Other samplers work in a similar fashion. The new and improved IIAR 2 is the definitive design safety standard of the ammonia refrigeration industry. Specifies criteria for materials, design parameters, marking and testing of valves and strainers used in closed circuit ammonia refrigeration systems. Written to serve as a standard for the installation of closed-circuit ammonia mechanical refrigeration systems and overpressure protection relief piping systems.
Provides basic minimum requirements for the safe start-up and commissioning of complete closed-circuit mechanical refrigerating systems utilizing ammonia as the refrigerant and additions and modifications made to such systems. Defines the minimum requirements for developing operating procedures that are easy to understand, safe, effective, reliable, and meeting applicable regulatory environments.
Specifies minimum criteria for removing the ammonia charge in conjunction with decommissioning of closed-circuit ammonia refrigeration systems. Standard 15 establishes procedures for design, construction, installation, inspection, testing, and operation of the equipment and systems using refrigerants. Standard 34 describes a shorthand way of naming refrigerants and assigns safety classifications based on toxicity and flammability data.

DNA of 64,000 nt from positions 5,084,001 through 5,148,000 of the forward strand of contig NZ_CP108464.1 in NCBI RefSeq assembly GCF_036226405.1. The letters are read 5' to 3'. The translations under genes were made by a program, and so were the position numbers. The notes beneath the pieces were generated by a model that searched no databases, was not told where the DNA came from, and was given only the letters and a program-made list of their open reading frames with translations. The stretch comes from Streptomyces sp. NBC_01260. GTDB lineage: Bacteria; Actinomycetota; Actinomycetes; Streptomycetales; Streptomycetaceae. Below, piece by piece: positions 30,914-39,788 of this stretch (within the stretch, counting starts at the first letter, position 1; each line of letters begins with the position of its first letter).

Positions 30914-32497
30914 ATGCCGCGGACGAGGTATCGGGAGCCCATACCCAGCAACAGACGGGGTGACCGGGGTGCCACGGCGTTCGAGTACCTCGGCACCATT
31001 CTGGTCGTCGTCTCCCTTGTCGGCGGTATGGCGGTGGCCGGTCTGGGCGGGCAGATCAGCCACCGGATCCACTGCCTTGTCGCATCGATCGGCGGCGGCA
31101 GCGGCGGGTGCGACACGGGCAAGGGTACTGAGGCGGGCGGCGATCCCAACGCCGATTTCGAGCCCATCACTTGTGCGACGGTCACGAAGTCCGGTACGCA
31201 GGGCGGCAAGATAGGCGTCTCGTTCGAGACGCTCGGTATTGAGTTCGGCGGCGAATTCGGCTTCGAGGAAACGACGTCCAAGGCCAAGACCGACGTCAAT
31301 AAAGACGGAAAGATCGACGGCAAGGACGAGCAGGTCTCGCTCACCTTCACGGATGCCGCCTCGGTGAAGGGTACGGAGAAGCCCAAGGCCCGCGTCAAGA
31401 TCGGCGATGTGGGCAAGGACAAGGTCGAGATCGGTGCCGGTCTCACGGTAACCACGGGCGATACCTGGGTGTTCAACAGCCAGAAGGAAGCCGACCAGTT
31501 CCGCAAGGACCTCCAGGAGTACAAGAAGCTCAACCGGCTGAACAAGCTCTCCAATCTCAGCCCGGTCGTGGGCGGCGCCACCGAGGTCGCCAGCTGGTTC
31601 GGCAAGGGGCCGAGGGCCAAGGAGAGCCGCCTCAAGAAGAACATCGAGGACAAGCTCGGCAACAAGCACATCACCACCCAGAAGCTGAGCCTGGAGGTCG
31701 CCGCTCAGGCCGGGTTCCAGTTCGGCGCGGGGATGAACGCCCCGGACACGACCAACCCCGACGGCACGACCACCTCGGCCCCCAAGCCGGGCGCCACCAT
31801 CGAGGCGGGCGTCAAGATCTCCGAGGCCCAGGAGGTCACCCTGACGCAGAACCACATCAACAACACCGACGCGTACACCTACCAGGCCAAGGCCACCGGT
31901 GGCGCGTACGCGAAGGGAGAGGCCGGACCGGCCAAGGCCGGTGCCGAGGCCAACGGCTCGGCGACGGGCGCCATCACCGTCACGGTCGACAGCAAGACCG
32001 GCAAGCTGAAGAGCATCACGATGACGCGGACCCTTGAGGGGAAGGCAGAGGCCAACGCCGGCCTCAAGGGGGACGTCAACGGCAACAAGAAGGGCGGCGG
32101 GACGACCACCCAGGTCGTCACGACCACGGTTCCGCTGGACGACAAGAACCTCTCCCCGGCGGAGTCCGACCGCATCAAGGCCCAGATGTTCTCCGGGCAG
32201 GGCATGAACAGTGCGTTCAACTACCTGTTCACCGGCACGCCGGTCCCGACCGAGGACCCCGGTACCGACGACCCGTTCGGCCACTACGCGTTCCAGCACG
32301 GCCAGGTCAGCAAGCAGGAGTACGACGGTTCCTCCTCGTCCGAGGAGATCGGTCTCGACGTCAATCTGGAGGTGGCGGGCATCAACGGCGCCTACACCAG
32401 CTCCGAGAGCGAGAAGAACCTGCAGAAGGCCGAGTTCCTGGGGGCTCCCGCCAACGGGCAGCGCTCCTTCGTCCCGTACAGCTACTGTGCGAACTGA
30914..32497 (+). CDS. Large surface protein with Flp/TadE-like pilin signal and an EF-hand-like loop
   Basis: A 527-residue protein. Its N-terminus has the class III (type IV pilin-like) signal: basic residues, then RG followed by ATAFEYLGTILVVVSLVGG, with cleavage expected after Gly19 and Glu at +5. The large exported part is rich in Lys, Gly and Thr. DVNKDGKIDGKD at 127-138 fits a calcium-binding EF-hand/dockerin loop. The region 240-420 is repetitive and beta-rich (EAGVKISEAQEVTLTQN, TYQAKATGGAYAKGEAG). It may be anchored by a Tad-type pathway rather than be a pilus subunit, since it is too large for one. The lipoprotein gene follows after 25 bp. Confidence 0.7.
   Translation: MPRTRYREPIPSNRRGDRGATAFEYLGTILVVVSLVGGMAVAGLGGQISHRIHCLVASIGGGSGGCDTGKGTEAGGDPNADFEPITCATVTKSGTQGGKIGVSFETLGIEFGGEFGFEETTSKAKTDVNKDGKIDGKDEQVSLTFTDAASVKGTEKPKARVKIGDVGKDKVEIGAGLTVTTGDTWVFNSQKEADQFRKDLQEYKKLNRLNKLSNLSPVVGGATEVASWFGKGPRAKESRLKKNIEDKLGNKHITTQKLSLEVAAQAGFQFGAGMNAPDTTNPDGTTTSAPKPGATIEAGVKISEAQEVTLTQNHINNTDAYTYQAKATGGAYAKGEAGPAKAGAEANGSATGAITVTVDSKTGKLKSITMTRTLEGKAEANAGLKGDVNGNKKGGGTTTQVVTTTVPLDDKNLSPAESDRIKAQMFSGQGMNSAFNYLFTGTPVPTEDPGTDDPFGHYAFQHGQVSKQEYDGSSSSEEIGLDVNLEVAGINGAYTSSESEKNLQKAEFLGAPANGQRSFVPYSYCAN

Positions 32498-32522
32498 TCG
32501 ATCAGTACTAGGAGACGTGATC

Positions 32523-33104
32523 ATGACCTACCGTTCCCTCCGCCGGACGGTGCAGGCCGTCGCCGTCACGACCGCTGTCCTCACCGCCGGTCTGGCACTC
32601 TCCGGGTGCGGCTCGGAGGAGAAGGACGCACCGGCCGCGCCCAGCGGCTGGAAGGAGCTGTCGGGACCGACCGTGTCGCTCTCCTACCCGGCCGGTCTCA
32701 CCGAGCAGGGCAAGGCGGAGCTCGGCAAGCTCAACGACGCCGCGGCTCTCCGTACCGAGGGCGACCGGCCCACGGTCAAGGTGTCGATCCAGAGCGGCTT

Provides recommendations and requirements for the safe and efficient design, construction, installation, operation, inspection, and maintenance of mechanical refrigerating and air-conditioning equipment aboard ships. Guidance with focus on preservation of the economic benefits of ammonia refrigeration while providing for the management of risks.